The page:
Harrison County

The power to open Bonnet Carré spillway rests 200 miles from ‘struggling’ Gulf Coast

Repeated openings of the Bonnet Carré Spillway, never contemplated when it was built 91 years ago, threaten an ecosystem that has sustained South Mississippi and Louisiana residents for centuries.

The U.S. Army Corps of Engineers opens the Bonnet Carré to prevent Mississippi River flooding in New Orleans, but Coast residents on less populated shores of South Mississippi and Louisiana feel the fallout. The fresh, polluted water floods Lake Pontchartrain and the Mississippi Sound.

For the first time in history, the spillway has opened two years in a row — 2018 and 2019 — and two times in one year — 2019.

Dolphins and oysters are dying. Shrimp are disappearing. Fish are covered in lesions. And the oxygen-starved Dead Zone, documented annually in the Gulf of Mexico, is expected this summer to be the size of Massachusetts, which is close to the 2017 record, the National Oceanic and Atmospheric Administration says.

Fishermen and seafood processors are suffering financially, with charter bookings and commercial landings down. Tourism officials worry further fouling of the waters, and the publicity it brings, could scare away visitors, as the BP oil spill did.

“There’s no precedent for what’s currently happening in the Mississippi watershed,” said Joe Jewell, directory of fisheries for the Mississippi Department of Marine Resources.

“The state of Mississippi wants a seat at the table when these decisions are made. We want the Corps and the state of Louisiana to consider the environmental and economic impacts on the state of Mississippi.”

“We don’t want to be confrontational or adversarial with the Corps. We want to become participatory in this process for the state of Mississippi.”

But the 1928 Flood Control Act, along with the Army Corps flood control plans and manual, give the U.S. Army Corps sole authority to order the spillway opened. The Corps’ New Orleans District opens and operates the floodway, subject to approval from the president of the Mississippi River Commission, who is also commander of the Corps’ Mississippi Valley Division which includes the New Orleans District.

“Do we ask people if it’s OK to operate the structures? The answer is, ‘No,’ ” said Charles Camillo, who serves as executive director of the MRC and executive assistant with the Mississippi Valley Division, whose boundaries encompass the river.

“It’s part of a system, and the system is designed to convey that water through the seven states of the lower Mississippi Valley. If you were to try to go through each individual instance in how we manage this water through that system, everybody would have their own myopic view of the world.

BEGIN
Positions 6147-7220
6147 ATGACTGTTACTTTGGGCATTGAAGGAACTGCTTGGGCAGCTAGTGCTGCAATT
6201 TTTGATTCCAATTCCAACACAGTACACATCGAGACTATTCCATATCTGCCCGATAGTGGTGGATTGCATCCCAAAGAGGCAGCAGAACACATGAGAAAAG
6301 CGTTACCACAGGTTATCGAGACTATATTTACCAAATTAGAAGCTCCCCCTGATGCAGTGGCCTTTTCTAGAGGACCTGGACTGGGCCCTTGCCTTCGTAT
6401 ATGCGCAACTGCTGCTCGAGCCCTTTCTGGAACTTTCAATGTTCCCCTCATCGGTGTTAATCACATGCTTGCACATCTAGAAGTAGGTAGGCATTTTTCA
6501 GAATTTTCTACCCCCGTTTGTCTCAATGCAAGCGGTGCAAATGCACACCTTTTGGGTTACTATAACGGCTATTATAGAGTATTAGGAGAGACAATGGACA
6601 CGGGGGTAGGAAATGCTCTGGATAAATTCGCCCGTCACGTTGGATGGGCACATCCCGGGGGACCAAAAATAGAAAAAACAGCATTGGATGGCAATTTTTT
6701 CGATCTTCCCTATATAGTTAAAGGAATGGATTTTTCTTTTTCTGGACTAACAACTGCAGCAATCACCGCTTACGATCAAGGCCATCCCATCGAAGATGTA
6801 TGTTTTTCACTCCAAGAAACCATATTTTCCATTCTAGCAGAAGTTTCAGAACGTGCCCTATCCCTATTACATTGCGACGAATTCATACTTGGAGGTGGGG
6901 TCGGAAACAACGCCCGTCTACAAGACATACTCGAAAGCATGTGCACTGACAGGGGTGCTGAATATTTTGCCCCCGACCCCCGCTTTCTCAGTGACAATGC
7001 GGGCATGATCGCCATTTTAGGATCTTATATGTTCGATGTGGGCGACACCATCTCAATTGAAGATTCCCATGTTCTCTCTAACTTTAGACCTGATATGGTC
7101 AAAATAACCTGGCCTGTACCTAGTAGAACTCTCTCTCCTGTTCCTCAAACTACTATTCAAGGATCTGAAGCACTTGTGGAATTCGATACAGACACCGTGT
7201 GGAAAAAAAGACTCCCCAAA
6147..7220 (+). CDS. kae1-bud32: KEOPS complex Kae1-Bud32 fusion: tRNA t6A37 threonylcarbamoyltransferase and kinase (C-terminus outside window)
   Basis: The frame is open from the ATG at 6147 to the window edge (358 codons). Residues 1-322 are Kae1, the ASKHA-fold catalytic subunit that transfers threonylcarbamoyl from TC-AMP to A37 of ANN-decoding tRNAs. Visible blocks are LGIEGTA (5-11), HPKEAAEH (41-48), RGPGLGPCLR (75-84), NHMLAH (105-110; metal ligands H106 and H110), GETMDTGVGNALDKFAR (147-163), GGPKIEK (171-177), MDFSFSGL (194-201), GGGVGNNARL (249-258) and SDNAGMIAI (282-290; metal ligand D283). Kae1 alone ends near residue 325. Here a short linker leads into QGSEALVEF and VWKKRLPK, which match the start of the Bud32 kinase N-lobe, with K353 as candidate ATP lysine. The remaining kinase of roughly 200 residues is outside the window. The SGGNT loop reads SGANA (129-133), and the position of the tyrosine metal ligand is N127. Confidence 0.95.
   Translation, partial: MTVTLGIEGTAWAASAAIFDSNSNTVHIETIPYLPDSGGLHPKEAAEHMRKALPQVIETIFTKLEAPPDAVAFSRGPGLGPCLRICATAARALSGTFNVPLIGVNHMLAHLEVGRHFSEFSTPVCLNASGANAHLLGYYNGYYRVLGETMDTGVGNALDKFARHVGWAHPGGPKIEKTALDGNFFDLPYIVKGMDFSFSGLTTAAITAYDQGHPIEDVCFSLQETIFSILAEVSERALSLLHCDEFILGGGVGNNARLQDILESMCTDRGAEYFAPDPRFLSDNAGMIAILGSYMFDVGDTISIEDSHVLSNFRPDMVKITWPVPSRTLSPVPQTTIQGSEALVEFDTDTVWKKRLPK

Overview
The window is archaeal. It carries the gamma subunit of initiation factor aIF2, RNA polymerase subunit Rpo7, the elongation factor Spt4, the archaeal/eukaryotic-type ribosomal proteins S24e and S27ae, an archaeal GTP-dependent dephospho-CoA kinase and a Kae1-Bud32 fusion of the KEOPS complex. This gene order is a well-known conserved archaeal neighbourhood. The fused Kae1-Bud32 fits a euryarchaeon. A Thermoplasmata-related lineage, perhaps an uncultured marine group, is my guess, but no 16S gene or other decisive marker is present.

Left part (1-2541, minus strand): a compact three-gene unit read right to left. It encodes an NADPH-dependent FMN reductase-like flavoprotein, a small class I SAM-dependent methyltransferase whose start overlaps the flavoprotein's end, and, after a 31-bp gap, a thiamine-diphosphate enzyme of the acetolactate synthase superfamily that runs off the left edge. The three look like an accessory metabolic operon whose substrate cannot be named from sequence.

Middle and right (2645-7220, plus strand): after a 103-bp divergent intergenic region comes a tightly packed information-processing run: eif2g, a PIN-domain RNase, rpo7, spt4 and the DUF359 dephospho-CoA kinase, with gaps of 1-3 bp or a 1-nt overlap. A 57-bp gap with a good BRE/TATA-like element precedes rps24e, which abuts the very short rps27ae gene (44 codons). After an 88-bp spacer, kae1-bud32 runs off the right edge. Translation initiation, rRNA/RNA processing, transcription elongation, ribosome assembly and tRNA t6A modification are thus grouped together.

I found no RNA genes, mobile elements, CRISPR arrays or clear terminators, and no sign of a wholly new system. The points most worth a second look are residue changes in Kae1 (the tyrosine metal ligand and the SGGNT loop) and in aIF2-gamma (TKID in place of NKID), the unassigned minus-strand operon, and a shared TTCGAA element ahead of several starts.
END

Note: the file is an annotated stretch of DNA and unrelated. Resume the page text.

“We’ve got to look at it from the larger, comprehensive, systematic viewpoint because water has to go somewhere. If you take it from one place, it has to go to another. That’s always going to be the case.

“If somebody were advocating to push the water somewhere else, they probably don’t really understand the ramifications of what that would mean to the other area they’re going to push the water to. You have a system that is designed to operate a certain way. What everybody does have is predictability on what’s going to happen. They know where the water is going to go and when — if that system operates as designed.”

The ‘if’ appears to be a big one in a time of climate change. Camillo doesn’t talk about climate change. Instead, he says the nation is going through “a wet period,” just as it has in the past.

Could ecosystem collapse?

The Corps is, in fact, taking a beating from communities on the losing side of its flood-management decisions along the bloated Mississippi River, which drains 41 percent of the contiguous states and has the world’s third largest drainage basin, exceeded only by the Amazon and Congo rivers.

As the river has flooded one community after another, residents have called on the Corps to reexamine flood control policies developed at the turn of the century and never fully implemented as intended.

“We can’t continue to contain this river using a 1920s plan and 1920s technology,” third-generation charter boat captain Mike Freeman of Pass Christian said at a recent public meeting. The way he sees it, recent history forebodes more frequent openings of the Bonnet Carré.

“I’ve seen dead turtles plenty of times,” he said. “I’ve seen dead dolphins. I’ve just never seen this volume. It doesn’t even register anymore.”

Oyster Farmers.jpg
Mississippi oyster farmers Mike and Anita Arguelles go through oysters from their acre near Deer Island Tuesday, June 11. More than 94 percent of the oysters they brought in were dead due to the salinity of the water caused by the opening of the Bonnet Carre Spillway opening in May. Alyssa Newton anewton@sunherald.com

Freeman spoke at a meeting where Louisiana and Mississippi fishermen came together over the Bonnet Carré for the first time in recent memory. At past meetings, Mississippi fishermen complained about the spillway opening to protect New Orleans from flooding — its purpose — while the Mississippi Coast suffered.

The meeting Freeman and around 200 others attended at the Institute for Marine Mammal Studies in Gulfport was an eye-opener for Mississippi and Louisiana fishermen because both groups are suffering financially from the spillway opening and wonder whether their livelihoods will disintegrate.

George Ricks, a charter boat captain and president of the Save Louisiana Coalition, reminded the group: “Our waters run into your waters.”

Ricks is from St. Bernard Parish, southeast of New Orleans on the shores of Lake Borgne and Breton Sound.

He has become a student of salinity and freshwater intrusion in coastal waterways. The freshwater not only dilutes salinity to a point that aquatic life is unable to survive, it carries a load of chemical-laden river sediment that creates algae blooms. Decaying blooms reduce dissolved oxygen levels in the water, creating dead zones.

River water also flows into south Louisiana waters below New Orleans from Mardi Gras Pass, where a channel breached the river in 2012, from the Caenarvron diversion completed in 1991 and from other openings.

“We’re suffering from the west, we’re suffering from the north and now we’re suffering from the spillway,” Ricks said. “So, we’ve got a triple whammy in our area. Now, all the oysters are dying.